Different River

”You can never step in the same river twice.” –Heraclitus

March 8, 2005

Hans Bethe and the Decline of the Media

Filed under: — Different River @ 7:40 pm

Much has been said over the past few years about how, allegedly, you can’t rely on news from the Internet (e.g., blogs) because it doesn’t have professional journalists vetting stories for accuracy and importance. (I first heard this report in connection with Matt Drudge’s reporting of the “Lewinsky blue dress” story, which “everyone knew” wasn’t true until … it turned out to be true.)

The mainstream media, we are told, have editors — professionally trained journalists who serve as valuable filters ensuring that only stories that are both accurate, relevant, and balanced reach the untrained eyes and ears of the general public. Matt Drudge and the bloggers can publish whatever they want without oversight or accountability; therefore what they publish is rumor and innuendo, not news, and certainly not to be accorded the same level of reliability as what one would hear, say, on CBS News. (Excellent straw-man summary here.)

You might think this theory was put to rest when the dress turned out to exist, but no. It was still in vogue in September 2004 when CBS News broadcast a false story that turned out to be based on documents that were not only forged, but amateurly forged. Within hours of the broadcast, bloggers had convincingly established that the documents were forgeries, but CBS continued to stick by the discredited story.

So, now we know that CBS — and perhaps other media organizations held in the same high regard — engage in precisely the same sort of unsubstantiated rumor-mongering of which they accused Matt Drudge and the bloggers. They are no more reliable than the bloggers, which means (remember your symbolic logic from 8th grade math?) that the bloggers are at least as reliable as the traditional media.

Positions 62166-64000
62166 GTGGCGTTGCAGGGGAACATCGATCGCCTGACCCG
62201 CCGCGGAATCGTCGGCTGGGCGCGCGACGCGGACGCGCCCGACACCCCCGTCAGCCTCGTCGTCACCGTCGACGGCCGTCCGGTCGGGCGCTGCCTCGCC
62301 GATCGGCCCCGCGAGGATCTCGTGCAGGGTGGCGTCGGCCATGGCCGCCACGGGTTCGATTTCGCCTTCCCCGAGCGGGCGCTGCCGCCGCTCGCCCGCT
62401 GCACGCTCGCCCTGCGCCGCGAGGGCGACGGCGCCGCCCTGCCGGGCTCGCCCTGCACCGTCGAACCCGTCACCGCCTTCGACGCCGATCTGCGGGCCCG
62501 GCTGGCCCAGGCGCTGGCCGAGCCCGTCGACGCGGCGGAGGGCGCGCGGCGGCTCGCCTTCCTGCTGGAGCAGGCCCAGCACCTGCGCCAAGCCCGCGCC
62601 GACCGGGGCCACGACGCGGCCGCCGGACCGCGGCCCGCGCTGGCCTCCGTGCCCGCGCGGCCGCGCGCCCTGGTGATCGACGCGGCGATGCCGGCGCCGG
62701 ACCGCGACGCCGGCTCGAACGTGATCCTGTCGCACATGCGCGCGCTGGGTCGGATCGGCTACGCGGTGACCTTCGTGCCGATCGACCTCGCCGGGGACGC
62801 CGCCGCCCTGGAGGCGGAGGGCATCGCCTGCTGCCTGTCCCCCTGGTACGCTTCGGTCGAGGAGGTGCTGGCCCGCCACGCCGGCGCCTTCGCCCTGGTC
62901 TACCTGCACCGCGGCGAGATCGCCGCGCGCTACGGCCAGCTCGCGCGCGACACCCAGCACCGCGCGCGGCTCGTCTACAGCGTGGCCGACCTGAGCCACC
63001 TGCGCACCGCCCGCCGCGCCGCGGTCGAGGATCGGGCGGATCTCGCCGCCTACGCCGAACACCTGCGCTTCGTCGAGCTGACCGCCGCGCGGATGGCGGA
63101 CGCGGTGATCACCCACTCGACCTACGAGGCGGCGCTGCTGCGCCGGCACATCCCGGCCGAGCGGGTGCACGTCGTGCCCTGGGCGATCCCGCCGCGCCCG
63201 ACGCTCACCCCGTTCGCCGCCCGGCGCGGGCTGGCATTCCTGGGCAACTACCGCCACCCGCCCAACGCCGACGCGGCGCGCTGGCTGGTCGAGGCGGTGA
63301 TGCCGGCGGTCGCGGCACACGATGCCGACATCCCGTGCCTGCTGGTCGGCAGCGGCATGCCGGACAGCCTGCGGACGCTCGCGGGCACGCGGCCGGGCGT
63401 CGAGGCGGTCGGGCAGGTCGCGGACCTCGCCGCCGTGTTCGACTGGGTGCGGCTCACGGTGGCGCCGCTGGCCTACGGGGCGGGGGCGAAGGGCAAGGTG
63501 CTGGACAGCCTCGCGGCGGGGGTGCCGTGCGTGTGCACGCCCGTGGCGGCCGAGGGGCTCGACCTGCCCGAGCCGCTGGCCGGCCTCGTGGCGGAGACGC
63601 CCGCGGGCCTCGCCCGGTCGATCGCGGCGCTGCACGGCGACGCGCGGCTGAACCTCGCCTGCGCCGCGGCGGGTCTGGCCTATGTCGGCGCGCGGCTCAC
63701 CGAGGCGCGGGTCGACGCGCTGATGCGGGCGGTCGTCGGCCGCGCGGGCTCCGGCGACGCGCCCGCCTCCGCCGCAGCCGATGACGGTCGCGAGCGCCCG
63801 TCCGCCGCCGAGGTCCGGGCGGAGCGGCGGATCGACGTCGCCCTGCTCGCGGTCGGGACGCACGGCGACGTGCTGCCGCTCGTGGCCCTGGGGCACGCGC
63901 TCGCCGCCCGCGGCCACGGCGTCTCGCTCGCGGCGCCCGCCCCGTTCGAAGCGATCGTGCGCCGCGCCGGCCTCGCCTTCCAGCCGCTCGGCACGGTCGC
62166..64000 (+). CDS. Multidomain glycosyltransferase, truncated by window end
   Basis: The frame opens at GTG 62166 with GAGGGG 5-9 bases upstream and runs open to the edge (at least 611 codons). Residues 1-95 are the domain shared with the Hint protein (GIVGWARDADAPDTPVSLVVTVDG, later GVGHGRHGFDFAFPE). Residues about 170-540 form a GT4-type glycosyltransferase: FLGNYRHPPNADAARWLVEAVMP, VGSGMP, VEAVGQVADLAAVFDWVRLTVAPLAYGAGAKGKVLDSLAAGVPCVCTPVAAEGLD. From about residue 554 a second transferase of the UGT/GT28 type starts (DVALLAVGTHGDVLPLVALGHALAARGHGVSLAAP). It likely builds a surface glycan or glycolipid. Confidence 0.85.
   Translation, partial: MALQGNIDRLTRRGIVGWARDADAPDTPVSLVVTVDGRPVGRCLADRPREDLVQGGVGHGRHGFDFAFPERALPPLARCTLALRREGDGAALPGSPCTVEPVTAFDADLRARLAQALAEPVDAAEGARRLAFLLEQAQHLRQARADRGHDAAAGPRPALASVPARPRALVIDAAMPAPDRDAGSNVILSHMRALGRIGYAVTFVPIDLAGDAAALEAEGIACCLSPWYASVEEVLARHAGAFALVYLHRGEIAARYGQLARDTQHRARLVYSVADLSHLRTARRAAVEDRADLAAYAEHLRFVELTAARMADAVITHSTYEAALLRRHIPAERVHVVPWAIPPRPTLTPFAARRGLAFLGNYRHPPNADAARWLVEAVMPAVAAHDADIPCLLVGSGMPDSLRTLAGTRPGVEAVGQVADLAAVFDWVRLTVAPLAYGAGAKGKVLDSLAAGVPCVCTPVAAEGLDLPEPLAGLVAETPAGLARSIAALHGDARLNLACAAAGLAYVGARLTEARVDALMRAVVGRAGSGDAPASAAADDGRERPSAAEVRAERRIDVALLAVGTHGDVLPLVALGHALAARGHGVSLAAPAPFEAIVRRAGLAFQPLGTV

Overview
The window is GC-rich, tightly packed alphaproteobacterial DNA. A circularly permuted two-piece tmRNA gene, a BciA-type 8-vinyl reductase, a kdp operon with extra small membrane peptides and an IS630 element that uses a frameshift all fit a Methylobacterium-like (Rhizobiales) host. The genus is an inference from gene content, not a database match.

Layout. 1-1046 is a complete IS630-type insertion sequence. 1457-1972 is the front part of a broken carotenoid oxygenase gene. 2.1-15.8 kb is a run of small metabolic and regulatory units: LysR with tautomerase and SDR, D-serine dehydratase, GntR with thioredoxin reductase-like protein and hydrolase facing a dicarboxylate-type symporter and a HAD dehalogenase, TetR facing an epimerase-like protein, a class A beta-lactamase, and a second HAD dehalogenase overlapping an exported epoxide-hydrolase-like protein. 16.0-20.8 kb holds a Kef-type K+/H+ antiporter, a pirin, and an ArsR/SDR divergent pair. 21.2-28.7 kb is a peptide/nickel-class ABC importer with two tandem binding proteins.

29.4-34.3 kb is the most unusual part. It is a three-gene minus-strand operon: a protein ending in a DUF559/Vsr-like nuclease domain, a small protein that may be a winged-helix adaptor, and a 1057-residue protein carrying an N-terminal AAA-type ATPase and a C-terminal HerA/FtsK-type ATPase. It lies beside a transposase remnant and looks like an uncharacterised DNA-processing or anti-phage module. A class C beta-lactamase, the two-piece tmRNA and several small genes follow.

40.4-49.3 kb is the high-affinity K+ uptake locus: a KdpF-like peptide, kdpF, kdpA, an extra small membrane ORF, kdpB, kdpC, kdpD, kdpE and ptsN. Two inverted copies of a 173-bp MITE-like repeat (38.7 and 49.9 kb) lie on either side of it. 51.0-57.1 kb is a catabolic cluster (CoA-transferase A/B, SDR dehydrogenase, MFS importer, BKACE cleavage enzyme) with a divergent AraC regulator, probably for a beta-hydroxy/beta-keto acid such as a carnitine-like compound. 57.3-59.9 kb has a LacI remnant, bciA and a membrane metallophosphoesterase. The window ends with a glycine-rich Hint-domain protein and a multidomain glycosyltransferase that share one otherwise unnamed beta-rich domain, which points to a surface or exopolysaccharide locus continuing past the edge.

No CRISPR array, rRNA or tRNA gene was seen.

But still, even if true, the bloggers can post anything, including all sorts of irrelevant stuff, so we still need the media with their professional-journalist editorial filter to determine what’s not important, right?

Wrong. If the traditional media have little idea of what’s true, they have even less of an idea of what’s important. And this has nothing to do with liberal bias, if any. Consider this:

Hans Bethe, the last of the great European physicists to flee Hitler and help develop atomic power in the U.S, died yesterday at age 98. He won the Nobel prize for showing how, in a step by step process, the sun fuses hydrogen into helium.

And what makes the front page of today’s Boston Globe instead? An angry family demanding $740,000 from NStar because their dog got accidentally electrocuted at one of NStar’s lamppost sites.

Hans Bethe: page D14. Dead dog: p. 1.

An Instapundit reader has more:

Glenn, I live in the Boston area.

You wouldn’t believe how much news coverage this electrocuted dog story has gotten. It’s not just the globe. The local TV stations have had it as one of their top stories several days now. No disrespect to the family that lost their dog but there ARE other thing going on in the world.

When I first saw that story (around 3:45 pm EST today), I checked Google news, and found that only two “mainstream media” sources had picked up the Hans Bethe story, and they were not the “major” sources like the New York Times or the Washington Post (let alone CBS), but the Knoxville News Sentinel and the Indianapolis Star. Since then, some of the “bigger” papers have started to pick it up, but they’re all way behind SpaceRef.com.

It’s a different world. If you are relying on newspapers and TV for your news, you’re not getting the full story. I’ve been saying that for 20 years (since I was in high school), but it’s absolutely undeniable now.

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